By Holly Rudin-Braschi | FROM THE SPRING 2022 ISSUE OF UKULELE
Syncopation has been a fundamental element of music since the Middle Ages. It puts the soul in soul and the oomph in almost every musical style, from classical to jazz to progressive metal. When most people hear syncopation, they don’t know exactly why they’re hooked, but they love the catchy, hypnotic beat. If you analyze it technically, syncopation is a sudden, unexpected rhythm that emphasizes a beat that is not usually accented, or strong.
To understand this, let’s first look at standard rhythmic patterns. Much popular syncopated music for the ukulele is in common or 4/4 time (the top number means four beats to a measure of music; the bottom means a quarter note gets one beat). As shown in Example 1, the strong beat (indicated with the accent mark >) usually falls on beats 1 and 3, while 2 and 4 are the weak beats (aka the backbeats).
There are two basic types of syncopation commonly found in in 4/4, each stressing different beats and creating different rhythmic patterns. In the first, the even-numbered beats are strong. To recognize this rhythm, listen to your favorite reggae song. While looking at Example 2, count out loud and clap on beats 2 and 4, which are usually emphasized by the bass.
When counting all eighth notes, we say the beat number followed by “and” (notated here with the “&”). In off-beat syncopation, the emphasis falls on notes not on main beats—i.e., those “ands,” as shown in Example 3. Be aware that off-beat syncopation has many possible permutations, and this rhythm is one of the easiest to understand.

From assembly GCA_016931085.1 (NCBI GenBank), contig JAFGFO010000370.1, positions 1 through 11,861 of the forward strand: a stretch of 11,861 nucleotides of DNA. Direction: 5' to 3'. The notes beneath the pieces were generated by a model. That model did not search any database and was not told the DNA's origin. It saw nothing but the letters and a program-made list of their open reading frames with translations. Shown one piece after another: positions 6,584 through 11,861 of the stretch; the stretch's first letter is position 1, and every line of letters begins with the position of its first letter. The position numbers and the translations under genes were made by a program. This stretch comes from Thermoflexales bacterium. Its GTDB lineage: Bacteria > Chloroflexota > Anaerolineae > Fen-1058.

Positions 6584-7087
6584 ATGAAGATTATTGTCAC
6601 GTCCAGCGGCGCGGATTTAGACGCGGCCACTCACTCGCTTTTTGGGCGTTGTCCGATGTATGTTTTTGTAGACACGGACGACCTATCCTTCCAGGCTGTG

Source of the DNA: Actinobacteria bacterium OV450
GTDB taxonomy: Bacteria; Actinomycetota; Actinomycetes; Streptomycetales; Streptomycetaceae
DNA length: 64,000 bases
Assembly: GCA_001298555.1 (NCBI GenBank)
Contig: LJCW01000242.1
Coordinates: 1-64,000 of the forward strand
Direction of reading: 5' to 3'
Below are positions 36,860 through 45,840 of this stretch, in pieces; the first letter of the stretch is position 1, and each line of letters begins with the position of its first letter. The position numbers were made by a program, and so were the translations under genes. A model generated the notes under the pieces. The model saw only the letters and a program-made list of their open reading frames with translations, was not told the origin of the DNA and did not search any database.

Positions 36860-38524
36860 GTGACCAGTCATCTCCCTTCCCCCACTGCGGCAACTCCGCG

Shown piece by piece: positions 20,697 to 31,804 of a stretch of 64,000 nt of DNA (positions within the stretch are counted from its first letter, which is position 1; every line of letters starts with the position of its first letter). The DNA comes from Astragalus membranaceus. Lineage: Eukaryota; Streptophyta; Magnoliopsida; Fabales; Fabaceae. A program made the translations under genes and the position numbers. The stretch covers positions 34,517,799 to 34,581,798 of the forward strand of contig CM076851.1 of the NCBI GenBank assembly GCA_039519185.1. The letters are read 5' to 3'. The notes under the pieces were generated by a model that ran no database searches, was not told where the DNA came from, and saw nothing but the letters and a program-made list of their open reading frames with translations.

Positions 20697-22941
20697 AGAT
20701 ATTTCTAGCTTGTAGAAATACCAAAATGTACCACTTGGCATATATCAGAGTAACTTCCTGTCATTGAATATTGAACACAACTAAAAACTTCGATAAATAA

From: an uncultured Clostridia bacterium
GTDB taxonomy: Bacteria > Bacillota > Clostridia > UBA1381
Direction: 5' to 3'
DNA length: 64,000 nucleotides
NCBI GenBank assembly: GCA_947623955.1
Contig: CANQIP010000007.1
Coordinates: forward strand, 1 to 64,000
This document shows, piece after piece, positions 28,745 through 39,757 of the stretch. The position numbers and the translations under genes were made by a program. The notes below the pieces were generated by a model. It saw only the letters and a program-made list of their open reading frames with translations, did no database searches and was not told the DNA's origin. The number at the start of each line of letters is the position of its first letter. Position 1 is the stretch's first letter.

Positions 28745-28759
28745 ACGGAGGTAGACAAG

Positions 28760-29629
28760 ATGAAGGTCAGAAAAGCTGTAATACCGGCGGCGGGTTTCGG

Syncopated accompaniments are a great choice for supporting a song’s words and melody line, and the options are as numerous as your musical imagination and skill. You can 1) play a single fingerpicking or strumming pattern throughout the piece, 2) choose different patterns for each verse, 3) combine several patterns in a single verse to complement specific song lyrics, and 4) intersperse individual melody notes into your pattern when the spirit moves you. Adding dynamics and tempo changes also enhances your interpretation of lyrics.
We will focus on off-beat syncopated patterns because they make for interesting listening, can be combined for lyric interpretation, and are fun to play once mastered. For starters, I offer three syncopated patterns to practice with “The Fox,”a traditional English story-song dating back to the 15th century. Rediscovered during the 1960s folk revival, “The Fox” was recorded by many singers of the day, including Harry Belafonte; Pete Seeger; Burl Ives; Peter, Paul and Mary; and Odetta. Contemporary artists like Nickel Creek, Garrison Keillor, and the Petersens continue to put their own spin on it.